Something which was quite unpredictable yet happened on Saturday when the Bombay high court convicted a man after twenty-one years of his acquittal under charges of raping an 11-year-old girl.
The Court ruled,
“Even though the incident took place in 1996, we remain with the fervent hope and confidence that protecting the confidence of the common man in the institution entrusted with the administration of justice is reaffirmed."
The High Court division bench of Justices Indrajit Mahanty and Vishwas Jadhav overturned a verdict rendered by the Trial court in 1997 and held the accused guilty of rape and handed him seven years imprisonment.
The bench not only declined to entertain his plea seeking leniency, also directed the accused, Sonawane to pay an amount of Rs.1 lakh as compensation to the rape survivor and gave him a month to surrender.
The High Court also directed the legal services authority to pursue the rape victim and to help her to get compensation as per the Maharashtra government scheme for rape survivors.
The bench while noting that the survivor had categorically denied that the intercourse was because of her consent said,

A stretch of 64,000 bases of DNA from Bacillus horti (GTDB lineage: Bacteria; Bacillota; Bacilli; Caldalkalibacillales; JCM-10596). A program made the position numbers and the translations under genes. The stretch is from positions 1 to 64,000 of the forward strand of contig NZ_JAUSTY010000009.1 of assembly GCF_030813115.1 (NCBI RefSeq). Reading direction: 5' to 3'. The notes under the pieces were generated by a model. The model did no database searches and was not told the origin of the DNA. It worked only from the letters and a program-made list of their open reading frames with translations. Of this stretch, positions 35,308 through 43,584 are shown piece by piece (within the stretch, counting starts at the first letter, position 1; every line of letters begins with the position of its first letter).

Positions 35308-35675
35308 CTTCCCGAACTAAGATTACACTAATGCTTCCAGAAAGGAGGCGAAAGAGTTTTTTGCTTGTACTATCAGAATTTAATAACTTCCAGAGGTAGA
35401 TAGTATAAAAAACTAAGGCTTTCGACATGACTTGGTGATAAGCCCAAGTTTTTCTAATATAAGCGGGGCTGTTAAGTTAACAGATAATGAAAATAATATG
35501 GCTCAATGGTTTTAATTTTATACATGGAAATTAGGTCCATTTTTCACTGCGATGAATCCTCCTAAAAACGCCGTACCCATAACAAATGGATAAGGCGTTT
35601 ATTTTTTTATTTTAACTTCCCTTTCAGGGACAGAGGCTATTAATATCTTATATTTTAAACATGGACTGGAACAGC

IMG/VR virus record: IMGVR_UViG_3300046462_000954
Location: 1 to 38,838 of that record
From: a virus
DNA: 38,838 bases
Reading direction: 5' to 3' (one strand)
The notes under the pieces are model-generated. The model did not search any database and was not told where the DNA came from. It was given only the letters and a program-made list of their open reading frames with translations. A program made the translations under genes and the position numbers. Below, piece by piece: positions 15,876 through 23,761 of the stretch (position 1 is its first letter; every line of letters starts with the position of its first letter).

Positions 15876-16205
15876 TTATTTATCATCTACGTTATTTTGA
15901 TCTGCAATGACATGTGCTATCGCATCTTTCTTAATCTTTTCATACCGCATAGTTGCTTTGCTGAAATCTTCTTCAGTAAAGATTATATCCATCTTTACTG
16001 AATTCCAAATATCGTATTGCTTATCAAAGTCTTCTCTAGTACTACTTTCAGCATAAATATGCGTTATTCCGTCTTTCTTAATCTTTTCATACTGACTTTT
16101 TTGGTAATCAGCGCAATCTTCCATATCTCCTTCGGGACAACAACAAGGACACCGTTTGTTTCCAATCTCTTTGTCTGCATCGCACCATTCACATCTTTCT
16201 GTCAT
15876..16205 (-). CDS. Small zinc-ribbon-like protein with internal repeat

“The absence of any injury on her body cannot lead to a conclusion that she had given her consent and all that it indicates is that she did not put up resistance. Lack of any resistance or absence of injury on the body of the victim are of no consequence vis a vis the issue of consent."
During the course of arguments, the high court noted that the Trial Court, mechanically calculated the age of survivor and erred in its judgement while providing the benefit of “plus-two, minus-two years” principle to the accused.
It is to be noted that the Trial Court in 1997 had acquitted Macchindra Sonawane on the basis of an X-ray ossification test of the victim that estimated her age as 14 and after considering the two-three-year as margin of error, the Court deliberated that the victim was of age 16, which was deemed as the age of consent at that time, which is now 18.
A brief background of the case, in 1996, in Nashik, the survivor was once alone at her home and visited the culprit's shop for purchasing a medicine. The culprit forcibly hauled the girl to his room and assaulted her sexually. After raping her, he threw the girl out of his house.
Victim’s family discovered her in blood-stained clothes and during her treatment it got confirmed that she had undergone forcible sexual intercourse.
The High Court considered that the Trial Judge while acquitting the accused has lost sight of the provisions of Evidence Act, and consequently erred regarding the issue of consent.